Ventral tegmental area opioid mechanisms and modulation of ingestive behavior

Ventral tegmental area opioid mechanisms and modulation of ingestive behavior In this paper we report on the effects of intra-VTA infusion of opioid agonists on rat ingestive behavior in a variety of experimental contexts. When the animals were tested outside of their home cages surrounded only by food-pellets (Experiment 1), the injection of the mu-opioid agonist DAMGO, but not the kappa-opioid agonist U-50,488H, into the ventral tegmental area facilitated food-related behaviors, decreasing the latency to feed and increasing the number of interactions with food. When, as in Experiment 2, gnawable objects and a drinking tube were also available, intra-VTA DAMGO gnawing and drinking behaviors, whereas the effects on feeding were negligible. These effects intra-VTA DAMGO increased were greatly enhanced in rats that underwent repeated treatments with amphetamine. On the other hand, when food-related behaviors were studied in a home-cage, where access to the food supply was achieved by entry into a tunnel, latency to feed and total food-intake were not enhanced in tests made during either the dark or the light phase (Experiment 3 and 4). This was true whether powdered standard lab chow or a highly palatable food was available. It appears that when a number of alternative incentive stimuli are available, increases in dopamine transmission such as that induced by intra-VTA DAMGO may ultimately have the effect of interfering with behavior normally directed primarily to one of these stimuli, by enhancing the salience of others. These effects bears some resemblance to the effects of tail-pinch and electrical brain stimulation of the medial forebrain bundle-lateral hypothalamic area on the responses to natural incentive stimuli. http://www.deepdyve.com/assets/images/DeepDyve-Logo-lg.png Brain Research Elsevier

Ventral tegmental area opioid mechanisms and modulation of ingestive behavior

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Publisher
Elsevier
Copyright
Copyright © 1995 Elsevier Science B.V. All rights reserved
ISSN
0006-8993
DOI
10.1016/0006-8993(94)01281-L
Publisher site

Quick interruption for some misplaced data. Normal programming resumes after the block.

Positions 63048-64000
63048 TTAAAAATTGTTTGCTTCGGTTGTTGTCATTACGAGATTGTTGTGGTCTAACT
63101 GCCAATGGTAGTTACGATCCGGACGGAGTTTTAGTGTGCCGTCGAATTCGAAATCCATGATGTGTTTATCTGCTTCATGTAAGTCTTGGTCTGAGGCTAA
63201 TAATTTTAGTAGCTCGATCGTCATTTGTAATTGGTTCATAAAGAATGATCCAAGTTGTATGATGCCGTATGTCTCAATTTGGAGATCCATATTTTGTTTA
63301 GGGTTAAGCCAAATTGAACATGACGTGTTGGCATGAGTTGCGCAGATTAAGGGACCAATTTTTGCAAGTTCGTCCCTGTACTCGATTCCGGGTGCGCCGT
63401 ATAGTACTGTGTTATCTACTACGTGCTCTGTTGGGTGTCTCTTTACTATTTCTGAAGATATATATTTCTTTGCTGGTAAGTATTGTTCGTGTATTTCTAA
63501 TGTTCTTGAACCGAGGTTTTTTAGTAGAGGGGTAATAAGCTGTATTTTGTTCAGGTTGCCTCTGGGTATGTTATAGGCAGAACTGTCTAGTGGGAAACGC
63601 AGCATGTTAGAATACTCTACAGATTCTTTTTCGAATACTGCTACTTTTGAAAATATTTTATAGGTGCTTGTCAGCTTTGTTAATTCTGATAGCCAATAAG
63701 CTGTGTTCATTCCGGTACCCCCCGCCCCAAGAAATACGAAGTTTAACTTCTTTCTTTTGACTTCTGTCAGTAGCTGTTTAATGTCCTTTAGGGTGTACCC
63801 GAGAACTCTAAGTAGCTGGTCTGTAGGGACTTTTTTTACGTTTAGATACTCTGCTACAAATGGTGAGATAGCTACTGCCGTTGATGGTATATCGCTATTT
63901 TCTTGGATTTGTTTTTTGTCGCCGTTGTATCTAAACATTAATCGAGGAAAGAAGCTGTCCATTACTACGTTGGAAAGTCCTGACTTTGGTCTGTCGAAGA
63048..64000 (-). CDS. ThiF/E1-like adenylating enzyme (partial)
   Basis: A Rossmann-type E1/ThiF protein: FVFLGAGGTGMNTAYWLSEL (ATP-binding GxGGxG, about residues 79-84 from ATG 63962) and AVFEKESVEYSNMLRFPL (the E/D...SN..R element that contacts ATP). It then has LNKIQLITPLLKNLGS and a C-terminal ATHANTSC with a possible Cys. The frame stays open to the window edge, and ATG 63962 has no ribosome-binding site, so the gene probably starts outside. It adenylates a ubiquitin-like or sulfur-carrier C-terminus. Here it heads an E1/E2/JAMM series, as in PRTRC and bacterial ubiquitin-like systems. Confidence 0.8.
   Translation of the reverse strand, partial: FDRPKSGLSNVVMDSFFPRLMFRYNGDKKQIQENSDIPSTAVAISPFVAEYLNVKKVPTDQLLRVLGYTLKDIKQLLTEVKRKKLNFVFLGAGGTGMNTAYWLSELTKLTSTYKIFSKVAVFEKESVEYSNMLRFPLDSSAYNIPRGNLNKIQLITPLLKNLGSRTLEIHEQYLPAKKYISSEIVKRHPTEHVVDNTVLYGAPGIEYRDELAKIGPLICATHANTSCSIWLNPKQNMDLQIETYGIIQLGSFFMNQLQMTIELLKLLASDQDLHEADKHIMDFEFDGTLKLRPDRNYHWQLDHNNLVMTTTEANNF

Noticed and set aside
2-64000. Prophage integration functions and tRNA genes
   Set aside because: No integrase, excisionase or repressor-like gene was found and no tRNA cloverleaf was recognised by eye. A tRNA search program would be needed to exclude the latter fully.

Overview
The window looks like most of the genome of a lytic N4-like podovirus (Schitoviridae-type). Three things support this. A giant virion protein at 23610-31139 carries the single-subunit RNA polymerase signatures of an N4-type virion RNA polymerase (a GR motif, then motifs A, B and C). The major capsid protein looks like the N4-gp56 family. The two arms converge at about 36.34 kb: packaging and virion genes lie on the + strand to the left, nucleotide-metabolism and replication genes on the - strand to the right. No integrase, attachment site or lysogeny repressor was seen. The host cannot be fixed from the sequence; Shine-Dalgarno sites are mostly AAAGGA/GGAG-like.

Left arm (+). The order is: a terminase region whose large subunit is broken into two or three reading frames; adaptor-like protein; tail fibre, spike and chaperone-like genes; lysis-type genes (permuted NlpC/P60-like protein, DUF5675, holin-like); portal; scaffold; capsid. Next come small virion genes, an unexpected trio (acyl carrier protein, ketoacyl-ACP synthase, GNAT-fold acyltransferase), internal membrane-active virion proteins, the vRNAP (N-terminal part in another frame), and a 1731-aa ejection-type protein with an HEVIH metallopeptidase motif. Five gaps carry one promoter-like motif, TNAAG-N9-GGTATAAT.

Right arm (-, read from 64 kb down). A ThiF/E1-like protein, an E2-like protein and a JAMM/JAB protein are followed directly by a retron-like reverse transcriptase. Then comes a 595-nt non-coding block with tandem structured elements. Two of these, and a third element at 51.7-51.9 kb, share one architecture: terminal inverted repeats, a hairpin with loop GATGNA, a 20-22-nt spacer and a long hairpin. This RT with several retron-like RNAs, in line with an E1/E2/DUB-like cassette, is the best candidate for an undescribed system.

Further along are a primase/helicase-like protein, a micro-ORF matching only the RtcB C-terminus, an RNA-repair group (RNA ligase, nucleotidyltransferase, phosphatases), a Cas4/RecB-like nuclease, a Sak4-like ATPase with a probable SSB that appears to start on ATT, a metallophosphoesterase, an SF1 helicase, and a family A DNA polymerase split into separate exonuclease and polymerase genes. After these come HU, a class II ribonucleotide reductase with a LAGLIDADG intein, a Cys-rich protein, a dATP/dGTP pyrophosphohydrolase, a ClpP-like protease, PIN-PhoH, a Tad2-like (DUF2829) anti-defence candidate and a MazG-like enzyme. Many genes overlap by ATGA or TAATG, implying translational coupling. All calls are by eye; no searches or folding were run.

See Article on Publisher Site

Abstract

In this paper we report on the effects of intra-VTA infusion of opioid agonists on rat ingestive behavior in a variety of experimental contexts. When the animals were tested outside of their home cages surrounded only by food-pellets (Experiment 1), the injection of the mu-opioid agonist DAMGO, but not the kappa-opioid agonist U-50,488H, into the ventral tegmental area facilitated food-related behaviors, decreasing the latency to feed and increasing the number of interactions with food. When, as in Experiment 2, gnawable objects and a drinking tube were also available, intra-VTA DAMGO gnawing and drinking behaviors, whereas the effects on feeding were negligible. These effects intra-VTA DAMGO increased were greatly enhanced in rats that underwent repeated treatments with amphetamine. On the other hand, when food-related behaviors were studied in a home-cage, where access to the food supply was achieved by entry into a tunnel, latency to feed and total food-intake were not enhanced in tests made during either the dark or the light phase (Experiment 3 and 4). This was true whether powdered standard lab chow or a highly palatable food was available. It appears that when a number of alternative incentive stimuli are available, increases in dopamine transmission such as that induced by intra-VTA DAMGO may ultimately have the effect of interfering with behavior normally directed primarily to one of these stimuli, by enhancing the salience of others. These effects bears some resemblance to the effects of tail-pinch and electrical brain stimulation of the medial forebrain bundle-lateral hypothalamic area on the responses to natural incentive stimuli.

Journal

Brain ResearchElsevier

Published: Jan 30, 1995

References

  • The microstructure of ingestive behavior
    Davis, J.D.
  • Effects of dopamine receptor blockade on alimentary behaviors: home cage food consumption, magazine training, operant acquisition and performance
    Tombaugh, T.N.; Tombaugh, J.; Anisman, H.
  • Pimozide attenuates free feeding: best scores analysis reveals motivational deficit
    Wise, R.A.; Colle, L.M.

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